#
#
########## Bayesian Factor Analysis ##########
#
#
# Import the simulated example data from the web, naming it "data1". The data consists of
# 1000 cases and 8 variables (items). The first four items load on factor 1 with loadings
# of approximately 0.8, the second four items load on factor 2 with loadings of
# approximately 0.7.
data1 <- read.table("http://www.unt.edu/rss/class/Jon/R_SC/Module10/MCMCfactanal_data1.txt",
header=TRUE, sep=",", na.strings="NA", dec=".", strip.white=TRUE)
summary(data1)
#######################
## Traditional factor analysis; here assigned to the object "fa.1".
fa.1 <- factanal(~x1+x2+x3+x4+x5+x6+x7+x8, factors = 2, rotation = "varimax", data = data1)
fa.1
# If desired; display the loadings without suppression (cutoff) and only the first 3 digits below zero.
print(fa.1, digits = 3, cutoff = .000001)
#######################
## Bayesian Factor Analysis using Markov Chain Monte Carlo (MCMC) methods.
# Keep in mind that a Bayesian factor analysis is by its very nature a confirmatory analysis. The
# Bayesian perspective necessitates the use of a prior and therefore, it can be assumed that the prior
# is based on an exploratory factor analysis done previously (or the prior is based on previous
# research involving the establishment or acceptance of the items/scales/measure).
# Load the MCMCpack library.
library(MCMCpack)
# Take a look at the 'MCMCfactanal' function; pay particular attention to each arguement.
help(MCMCfactanal)
# Run the MCMC factor analysis (assigning it to an object; here "fa.2"). Keep in mind, this can take
# a few minutes. In the example below, we do not fully specify the model (i.e. constraining which items
# load on which factors); which will be covered further below.
fa.2 <- MCMCfactanal(~x1+x2+x3+x4+x5+x6+x7+x8, factors = 2, data = data1, burnin = 1000, mcmc = 10000,
thin = 10, verbose = 0, seed = NA, lambda.start = NA, psi.start = NA, l0 = 0, L0 = 0,
a0 = 0.001, b0 = 0.001, store.scores = FALSE, std.var = TRUE)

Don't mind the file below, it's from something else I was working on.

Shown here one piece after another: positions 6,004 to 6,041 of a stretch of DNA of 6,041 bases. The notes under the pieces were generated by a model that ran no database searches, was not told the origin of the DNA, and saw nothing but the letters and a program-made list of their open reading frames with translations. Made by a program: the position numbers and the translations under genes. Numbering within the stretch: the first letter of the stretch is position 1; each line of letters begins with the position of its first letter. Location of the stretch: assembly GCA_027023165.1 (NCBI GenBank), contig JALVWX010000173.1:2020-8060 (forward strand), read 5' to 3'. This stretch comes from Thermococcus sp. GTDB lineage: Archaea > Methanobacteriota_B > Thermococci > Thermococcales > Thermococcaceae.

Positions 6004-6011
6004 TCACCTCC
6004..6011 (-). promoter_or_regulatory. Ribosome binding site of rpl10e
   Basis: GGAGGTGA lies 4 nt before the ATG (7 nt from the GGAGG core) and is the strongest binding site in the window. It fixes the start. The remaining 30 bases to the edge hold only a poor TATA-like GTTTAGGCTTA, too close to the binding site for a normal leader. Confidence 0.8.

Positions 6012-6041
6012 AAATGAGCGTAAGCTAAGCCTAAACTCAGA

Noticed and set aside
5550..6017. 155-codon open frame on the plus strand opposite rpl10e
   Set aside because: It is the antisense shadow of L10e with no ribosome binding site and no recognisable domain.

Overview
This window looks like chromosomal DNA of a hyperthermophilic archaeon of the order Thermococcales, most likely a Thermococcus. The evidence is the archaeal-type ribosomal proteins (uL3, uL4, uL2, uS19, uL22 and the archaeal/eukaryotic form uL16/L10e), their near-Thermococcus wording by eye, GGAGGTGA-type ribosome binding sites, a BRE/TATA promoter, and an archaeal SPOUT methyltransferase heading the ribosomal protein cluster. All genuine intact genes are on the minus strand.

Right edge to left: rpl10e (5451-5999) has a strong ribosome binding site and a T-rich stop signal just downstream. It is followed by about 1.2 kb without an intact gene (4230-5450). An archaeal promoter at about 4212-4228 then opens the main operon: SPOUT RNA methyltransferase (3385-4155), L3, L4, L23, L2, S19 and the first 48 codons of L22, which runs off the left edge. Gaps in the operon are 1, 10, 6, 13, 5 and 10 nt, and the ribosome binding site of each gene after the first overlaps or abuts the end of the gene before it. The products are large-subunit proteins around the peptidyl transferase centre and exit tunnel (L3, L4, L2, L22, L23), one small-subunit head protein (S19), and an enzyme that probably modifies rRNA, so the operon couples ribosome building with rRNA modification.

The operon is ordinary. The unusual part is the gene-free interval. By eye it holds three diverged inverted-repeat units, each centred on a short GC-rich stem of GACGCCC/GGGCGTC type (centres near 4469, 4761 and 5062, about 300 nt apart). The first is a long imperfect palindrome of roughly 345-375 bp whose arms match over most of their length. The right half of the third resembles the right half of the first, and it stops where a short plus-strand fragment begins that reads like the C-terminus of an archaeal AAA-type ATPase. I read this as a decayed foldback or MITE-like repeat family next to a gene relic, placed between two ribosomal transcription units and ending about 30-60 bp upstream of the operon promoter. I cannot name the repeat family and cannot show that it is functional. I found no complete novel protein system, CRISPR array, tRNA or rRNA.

summary(fa.2)
# Notice in the summary (above), 'x1', 'x2', 'x3', and 'x4' load heavily on one factor and 'x5',
# 'x6', 'x7', and 'x8' load heavily on the other factor; but the warning messages and noticable
# cross-loadings should raise concern.
# In order to assess convergence and adequacy of the MCMC function / model, we can take a look at the
# trace and density for each parameter as graphed with the plot command.
# Create/view the density plots for each parameter estimated (NOTE: you will have to click on the graph to
# advance to each subsequent graph). We expect the densities of the loadings (Lambda) to be roughly normally
# distributed (in this example, they are not; which should raise more concern).
plot(fa.2)
# However, a more precise way of assessing convergence is with the Heidel diagnostic test from the 'coda'
# package. The Heidel diagnostic test "uses the Cramer-von-Mises statistic to test the null hypothesis
# that the sampled values come from a stationary distribution" (Plummer, Best, Cowles, & Vines, 2010).
heidel.diag(fa.2)
# The output of the Heidel diagnostic test reveals convergence was not reached. This can be due to a small
# number of iterations (i.e. the Markov Chain has not reached stationarity). Often increasing the mcmc (iterations)
# can correct this. HOWEVER; a better way to fix this is, being more precise about specifying the model/parameters
# such as, which items load on one factor and which items load on the other factor (as will be done below with "fa.3").